SITE/DISPLACE: Goldschmied & Chiari, Zipora Fried, Nadia Haji Omar, Halsey Hathaway, Kristen Jensen
Malcolm McClain, David Mramor, Ian Pedigo, Peter Rostovsky, Josh Slater, Letha Wilson
July 21 - August 15, Opening reception: Wednesday, July 23, 6-8pm, Summer hours: Mon-Fri 11-5
Kristen Lorello is delighted to present a group exhibition that features eleven artists working in photo-based practices, painting, collage, sculpture, and video. The artworks in this exhibition combine a reference to place with a sense of disorientation or blurring.
In many works, layered imagery and geometric forms suggest movement and density within physical locations. Halsey Hathaway's vertical canvas features geometric planes of purple and blue that appear to shift in front of the viewer. In Letha Wilson's video Compass Rose, the camera follows the path of a person walking to and from a specific point within four outdoor locations: New York, Ireland, Niagara Falls, and New Mexico. These separate walks co-exist alongside each other on screen so that the viewer experiences the walks simultaneously. A shipping palette included within Ian Pedigo's work West Side Chandelier Catacomb lends a sense of mobility to the imagery of an architectural interior and street scene. In Expanded Universe #1, Zipora Fried contrasts a darkened, tree-covered landscape on the right side of the image with a burst of light on the left of the image, proposing environment as both lucent and densely obscured. In Nadia Haji Omar's Gold Mines, touches of gold leaf applied over a photograph of a vacant lot in Sri Lanka suggest traces of a former structure as well as hidden minerals coming to the surface.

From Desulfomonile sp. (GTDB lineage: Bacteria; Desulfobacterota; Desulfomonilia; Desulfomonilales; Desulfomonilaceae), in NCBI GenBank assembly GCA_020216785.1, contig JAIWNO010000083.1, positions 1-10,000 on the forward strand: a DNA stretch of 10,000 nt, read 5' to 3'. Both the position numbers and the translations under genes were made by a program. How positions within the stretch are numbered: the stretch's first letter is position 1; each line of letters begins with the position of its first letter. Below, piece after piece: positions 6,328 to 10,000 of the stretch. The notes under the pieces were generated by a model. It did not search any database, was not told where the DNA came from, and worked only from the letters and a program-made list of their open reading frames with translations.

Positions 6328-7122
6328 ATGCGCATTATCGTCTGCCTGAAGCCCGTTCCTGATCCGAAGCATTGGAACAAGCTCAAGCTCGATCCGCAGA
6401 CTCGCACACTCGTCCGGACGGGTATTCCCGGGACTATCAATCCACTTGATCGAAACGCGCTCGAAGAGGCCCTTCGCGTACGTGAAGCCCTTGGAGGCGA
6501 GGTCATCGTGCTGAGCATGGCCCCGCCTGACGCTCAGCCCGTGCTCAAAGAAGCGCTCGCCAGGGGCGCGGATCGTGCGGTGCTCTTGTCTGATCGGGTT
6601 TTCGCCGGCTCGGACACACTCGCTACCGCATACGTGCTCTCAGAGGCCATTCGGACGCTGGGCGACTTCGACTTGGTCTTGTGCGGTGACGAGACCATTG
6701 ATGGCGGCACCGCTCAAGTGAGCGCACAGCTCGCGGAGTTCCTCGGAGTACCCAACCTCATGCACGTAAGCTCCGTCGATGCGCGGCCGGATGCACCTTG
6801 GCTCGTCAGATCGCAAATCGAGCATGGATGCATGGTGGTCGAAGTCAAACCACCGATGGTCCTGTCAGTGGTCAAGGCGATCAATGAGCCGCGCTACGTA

Other works enmesh place and body through a direct reference to the human figure. Josh Slater's collage, High Speed, made from book and magazine pages, combines views of mountains and buildings with before and after views of human teeth that have undergone reconstructive surgery, suggesting the transformative possibilities of a journey through the outdoors. Kristen Jensen's porcelain sculpture, Like a Pearl Between Her Toes, relates the human body to the sea. In Peter Rostovsky's Beach Scene 1, fog rolls over the scene of a family wading in the ocean, making the distinction between the beach and the swimmers less clear. Goldschmied & Chiari's mirrored surface projects the viewer's image within a light pink haze so that the features of the body come in and out of focus. In Malcolm McClain's etching on paper (c. 1952), linear forms repeat within the images of a walking figure and a path, stylistically relating figure to landscape. David Mramor's John Doe echoes this sense of unity between figure and surrounding space; within the work, a male figure and his surroundings appear equally indistinct.